Reading the ones your utility sends will leaves you more to put in the bank.

For years, energy and facility managers have been aware of the operational and economical benefits of systematically tracking and monitoring utility bills. Very often, this process, also known as energy accounting, is the most cost-effective and immediate way to reduce utility expenses.

Over the past few years, improved technologies and increased entrepreneurial involvement by organizations looking to ride the wave of the quickly changing electricity market have exponentially increased energy-buyers' options for paying closer attention to utility bills.

While the number of off-the-shelf utility tracking programs has increased, the power and capabilities of these systems have improved as well. In addition, service providers have concurrently linked their systems to the Internet, giving endusers the convenience of clicking on a particular bill and viewing the actual copy of the bill online.

With the improved technologies and services related to utility bill-tracking, energy buyers are more quickly finding savings that drop directly to their bottom line. By paying closer attention to utility bills, energy and facility managers are:

  • Checking complicated pricing and quantity measures against regulated tariffs;
  • Creating better energy benchmarking tools by systematically converting electric and gas usage information to a common unit of energy/sq ft;
  • More easily creating accurate budgeting and management reports on organization-wide utility expenditures;
  • Checking to see that utility bills are paid on time and eliminating late fees;
  • Validating utility bills prior to payment (e.g., looking for meter malfunctions, incorrect meter readings, utility bill miscalculations); and
  • Tracking the effectiveness of energy-related capital improvement projects by comparing usage trends at each facility.

First Step: Capturing Data

The first step is to capture utility billing information. Current options include:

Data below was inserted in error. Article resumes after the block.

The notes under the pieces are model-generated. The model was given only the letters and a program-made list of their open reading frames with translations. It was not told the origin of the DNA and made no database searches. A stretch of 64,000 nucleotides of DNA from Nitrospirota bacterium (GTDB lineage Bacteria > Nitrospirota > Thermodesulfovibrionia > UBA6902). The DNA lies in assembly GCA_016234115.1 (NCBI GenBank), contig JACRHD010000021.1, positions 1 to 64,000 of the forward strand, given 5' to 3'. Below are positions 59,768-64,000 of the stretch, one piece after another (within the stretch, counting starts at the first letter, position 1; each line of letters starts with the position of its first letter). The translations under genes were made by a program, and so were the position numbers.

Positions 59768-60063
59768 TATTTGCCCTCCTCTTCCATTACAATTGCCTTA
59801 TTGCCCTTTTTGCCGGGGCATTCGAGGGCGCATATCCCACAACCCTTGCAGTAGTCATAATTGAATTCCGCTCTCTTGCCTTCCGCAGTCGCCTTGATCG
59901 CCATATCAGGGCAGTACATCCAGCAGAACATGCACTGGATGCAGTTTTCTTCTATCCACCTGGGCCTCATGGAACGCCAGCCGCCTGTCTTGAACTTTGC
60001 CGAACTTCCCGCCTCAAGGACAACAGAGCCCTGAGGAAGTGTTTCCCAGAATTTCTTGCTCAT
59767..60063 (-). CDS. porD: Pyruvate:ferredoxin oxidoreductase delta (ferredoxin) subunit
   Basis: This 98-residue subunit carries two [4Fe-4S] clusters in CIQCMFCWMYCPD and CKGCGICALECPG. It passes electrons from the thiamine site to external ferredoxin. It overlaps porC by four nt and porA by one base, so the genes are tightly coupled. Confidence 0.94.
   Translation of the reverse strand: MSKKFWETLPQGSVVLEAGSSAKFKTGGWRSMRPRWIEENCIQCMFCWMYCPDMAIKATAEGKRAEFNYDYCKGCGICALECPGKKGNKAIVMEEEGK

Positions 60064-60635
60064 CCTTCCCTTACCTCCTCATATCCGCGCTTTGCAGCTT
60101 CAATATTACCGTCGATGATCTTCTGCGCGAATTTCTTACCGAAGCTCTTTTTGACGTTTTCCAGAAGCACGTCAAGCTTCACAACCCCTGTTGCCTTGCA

• Change the current internal accounts payable process to extract more information from each bill;
  • Purchase a software package that allows billing information to be entered for further analysis; or
  • Have the utility bills processed by a qualified bill payment vendor that captures more that the typical accounts payable data.

In isolation, a single utility bill is not terribly valuable from a data standpoint. However, when one bill is networked with other bills (either previous bills for a particular location or bills from across the organization's many locations), it provides data that help to cut costs.

Now consider "networked" bills. This information raises important questions like: What has changed about this bill that shouldn't have? Why did the facility in Boston have an overall increase of 40% in utility expenditures last year? Why is the electricity cost/sq ft of one facility twice as high as a similar facility within the same utility territory?

To answer these questions, such billing data must be fed into a software tool that allows the organization to quickly pinpoint inaccurate bills, high-cost facilities, and high-cost vendors. To tackle this process, the following three general categories of tools and services are available in the market today:

  • Boxes of bills services. Typically operated under a shared-savings approach, this service takes your paid bills and looks for overbilling that can be recaptured.
  • Off-the-shelf software. This tool allows bills to be manually entered into a computer; or, a database of billing information can be imported into the software. Reports can then be generated that extract more actionable information from the raw data.
  • Web-based services. These capture data when bills are paid, network that data into a web-based tool, and allow all utility costs to be tracked with a browser and a password. Web-based services are usually part of a bill-paying or bill auditing service.

    Whatever the service, the overall goal of investing in utility information is to get the bills connected. As the electric industry changes over the next few years, technology is concurrently moving forward. Paper bills will become electronic, information will be pre-digitized, smart electric meters will become less expensive, and energy management systems will become smarter. While these transformations are occurring in tandem, you can save money by making your energy utility bills work for you.